Judiciary to Probe Signing Statements
Asserting that President Bush’s frequent use of “signing statements” to interpret federal laws have allowed the executive branch to effectively thwart Congressional intent, House Judiciary Chairman John Conyers (D-Mich.) said Wednesday that his panel will launch a formal investigation into the practice.
The Michigan lawmaker said the investigation would include both Democratic and Republican staff and will focus on the approximately 150 signing statements issued by Bush, which the American Bar Association estimates have affected more than 1,100 provisions of federal law.
House Democrats have criticized the use of such statements, arguing that they not only undermine the separation of powers of the legislative and executive branches but also threaten legislative authority.
“All too often, the administration has engaged in these practices under a veil of secrecy. This is a constitutional issue that no self-respecting federal legislature should tolerate,” Conyers said.
He announced the investigation at the outset of the committee’s first oversight hearing of the 110th Congress, which also focused on signing statements.
For the inquiry, Conyers said the committee will seek cooperation from both the Justice Department and the White House to identify every statutory provision that has been the subject of a signing statement.
In addition, the investigation will focus on the consequences of those signing statements, including any related actions taken by the executive branch on laws it determines are unconstitutional.
“For example, if the president claims he is exempt from the McCain amendment ban on torture, I want to know whether and where he has permitted it,” Conyers said, referring to an amendment sponsored last year by Sen. John McCain (R-Ariz.) that put restrictions on torture of detainees in U.S. custody.
Republicans at Wednesday’s hearing largely defended the executive branch practice, arguing that federal courts have rarely cited the documents when determining a specific law’s constitutionality.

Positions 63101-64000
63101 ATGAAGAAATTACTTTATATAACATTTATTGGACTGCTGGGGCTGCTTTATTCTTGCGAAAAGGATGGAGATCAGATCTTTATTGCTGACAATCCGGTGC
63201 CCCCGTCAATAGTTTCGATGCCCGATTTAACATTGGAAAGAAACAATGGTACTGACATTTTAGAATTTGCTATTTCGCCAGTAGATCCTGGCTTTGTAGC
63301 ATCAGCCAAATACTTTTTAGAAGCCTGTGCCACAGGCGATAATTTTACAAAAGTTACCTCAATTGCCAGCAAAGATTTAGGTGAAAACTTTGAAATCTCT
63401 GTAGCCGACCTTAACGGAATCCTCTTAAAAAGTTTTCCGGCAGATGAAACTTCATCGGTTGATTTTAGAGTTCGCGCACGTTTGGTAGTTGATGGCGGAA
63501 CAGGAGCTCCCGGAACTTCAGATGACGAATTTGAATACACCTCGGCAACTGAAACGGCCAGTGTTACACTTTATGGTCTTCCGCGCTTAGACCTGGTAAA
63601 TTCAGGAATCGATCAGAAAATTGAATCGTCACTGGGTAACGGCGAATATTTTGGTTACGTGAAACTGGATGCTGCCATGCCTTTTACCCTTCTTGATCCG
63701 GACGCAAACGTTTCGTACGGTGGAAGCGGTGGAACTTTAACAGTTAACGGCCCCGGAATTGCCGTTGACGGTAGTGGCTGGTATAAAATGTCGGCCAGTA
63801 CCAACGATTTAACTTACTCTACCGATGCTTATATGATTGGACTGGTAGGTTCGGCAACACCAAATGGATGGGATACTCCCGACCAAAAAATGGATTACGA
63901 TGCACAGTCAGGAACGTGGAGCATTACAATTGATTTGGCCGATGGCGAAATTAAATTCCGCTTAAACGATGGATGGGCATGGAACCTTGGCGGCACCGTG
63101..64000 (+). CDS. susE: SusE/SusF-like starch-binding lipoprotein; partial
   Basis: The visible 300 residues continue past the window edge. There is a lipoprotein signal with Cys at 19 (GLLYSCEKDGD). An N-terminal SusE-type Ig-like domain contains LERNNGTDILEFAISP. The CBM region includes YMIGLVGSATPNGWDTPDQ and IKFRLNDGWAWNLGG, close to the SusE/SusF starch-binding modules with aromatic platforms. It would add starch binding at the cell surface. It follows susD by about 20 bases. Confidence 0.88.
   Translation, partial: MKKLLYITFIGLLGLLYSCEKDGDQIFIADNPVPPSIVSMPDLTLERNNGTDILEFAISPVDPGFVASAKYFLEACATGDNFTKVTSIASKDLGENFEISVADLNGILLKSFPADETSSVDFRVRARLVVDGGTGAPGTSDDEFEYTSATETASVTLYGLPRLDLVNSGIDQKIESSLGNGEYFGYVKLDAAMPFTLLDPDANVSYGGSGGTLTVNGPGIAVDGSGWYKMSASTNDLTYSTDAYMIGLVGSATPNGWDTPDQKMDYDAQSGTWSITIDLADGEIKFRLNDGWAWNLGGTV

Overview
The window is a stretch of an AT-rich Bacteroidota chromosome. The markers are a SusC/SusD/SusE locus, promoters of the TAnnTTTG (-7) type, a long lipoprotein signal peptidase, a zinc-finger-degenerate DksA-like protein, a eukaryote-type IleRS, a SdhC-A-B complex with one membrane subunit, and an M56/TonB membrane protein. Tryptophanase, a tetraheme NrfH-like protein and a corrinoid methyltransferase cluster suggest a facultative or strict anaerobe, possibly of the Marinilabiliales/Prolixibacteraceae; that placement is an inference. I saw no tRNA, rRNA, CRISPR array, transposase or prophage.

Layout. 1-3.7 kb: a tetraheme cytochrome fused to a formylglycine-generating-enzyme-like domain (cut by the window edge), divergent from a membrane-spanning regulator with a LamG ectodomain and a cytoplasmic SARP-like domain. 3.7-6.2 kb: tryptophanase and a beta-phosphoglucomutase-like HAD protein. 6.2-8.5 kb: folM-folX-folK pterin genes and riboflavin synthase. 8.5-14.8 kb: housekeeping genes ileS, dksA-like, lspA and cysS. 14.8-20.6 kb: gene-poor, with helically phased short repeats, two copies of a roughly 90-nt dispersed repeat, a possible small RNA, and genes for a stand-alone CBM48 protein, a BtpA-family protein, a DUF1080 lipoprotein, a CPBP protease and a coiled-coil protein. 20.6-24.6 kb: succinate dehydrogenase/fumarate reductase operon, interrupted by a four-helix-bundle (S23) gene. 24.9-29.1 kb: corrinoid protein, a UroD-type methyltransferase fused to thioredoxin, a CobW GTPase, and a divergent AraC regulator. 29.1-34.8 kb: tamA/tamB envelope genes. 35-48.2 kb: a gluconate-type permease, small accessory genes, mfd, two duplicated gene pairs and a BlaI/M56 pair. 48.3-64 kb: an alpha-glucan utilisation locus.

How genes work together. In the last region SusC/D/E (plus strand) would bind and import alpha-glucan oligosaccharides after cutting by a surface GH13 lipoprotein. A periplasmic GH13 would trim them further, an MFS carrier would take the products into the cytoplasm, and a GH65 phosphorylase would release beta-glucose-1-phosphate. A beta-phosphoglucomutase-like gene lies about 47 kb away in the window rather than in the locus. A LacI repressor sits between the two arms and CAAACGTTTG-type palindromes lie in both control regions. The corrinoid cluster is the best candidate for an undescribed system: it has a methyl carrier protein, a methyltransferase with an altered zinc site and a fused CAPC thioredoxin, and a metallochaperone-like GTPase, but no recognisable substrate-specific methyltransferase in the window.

“Presidential signing statements are a non-issue,” said Rep. Lamar Smith (R-Texas), the panel’s ranking member. He later added: “One has the distinct feeling that this is simply a policy debate.”
The Texas lawmaker said in a separate interview that he was unaware of the investigation until the Wednesday hearing, adding that he has yet to make any agreements with the Democratic majority about how the inquiry will go forward.
“If it’s about getting some information, I think we did that at the hearing today,” Smith said.
Although Conyers asserted the investigation would be aggressive, he declined to discuss in a separate interview whether the panel could issue subpoenas should the White House or the Justice Department prove uncooperative.
“To be blunt, we are not going to take no for an answer,” Conyers said at the hearing. “We are a coequal branch of government, and if our system of checks and balances is going to operate, it is imperative that we understand how the executive branch is enforcing — or ignoring — the bills that are signed into law.”
Following the hearing, Conyers said the committee may also seek legislation requiring that Congress receive official notice any time the president issues signing statements. Although the declarations are currently printed in the Federal Register, Conyers said that practice is not sufficient notification.
“Dropping it into the Federal Register, you may as well throw it out the window,” he said.